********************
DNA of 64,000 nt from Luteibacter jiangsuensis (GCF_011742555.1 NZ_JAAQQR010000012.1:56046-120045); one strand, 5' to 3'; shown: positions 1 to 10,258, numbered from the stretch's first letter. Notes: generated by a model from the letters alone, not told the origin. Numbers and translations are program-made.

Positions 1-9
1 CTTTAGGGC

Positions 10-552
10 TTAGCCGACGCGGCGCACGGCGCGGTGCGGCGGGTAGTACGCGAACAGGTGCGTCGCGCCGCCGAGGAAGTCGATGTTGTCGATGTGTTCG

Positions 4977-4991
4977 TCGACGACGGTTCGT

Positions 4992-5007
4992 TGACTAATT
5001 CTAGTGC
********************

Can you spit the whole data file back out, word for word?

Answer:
DNA of 64,000 nt from Luteibacter jiangsuensis (GCF_011742555.1 NZ_JAAQQR010000012.1:56046-120045); one strand, 5' to 3'; shown: positions 1 to 10,258, numbered from the stretch's first letter. Notes: generated by a model from the letters alone, not told the origin. Numbers and translations are program-made.

Positions 1-9
1 CTTTAGGGC

Positions 10-552
10 TTAGCCGACGCGGCGCACGGCGCGGTGCGGCGGGTAGTACGCGAACAGGTGCGTCGCGCCGCCGAGGAAGTCGATGTTGTCGATGTGTTCG

Positions 4977-4991
4977 TCGACGACGGTTCGT

Positions 4992-5007
4992 TGACTAATT
5001 CTAGTGC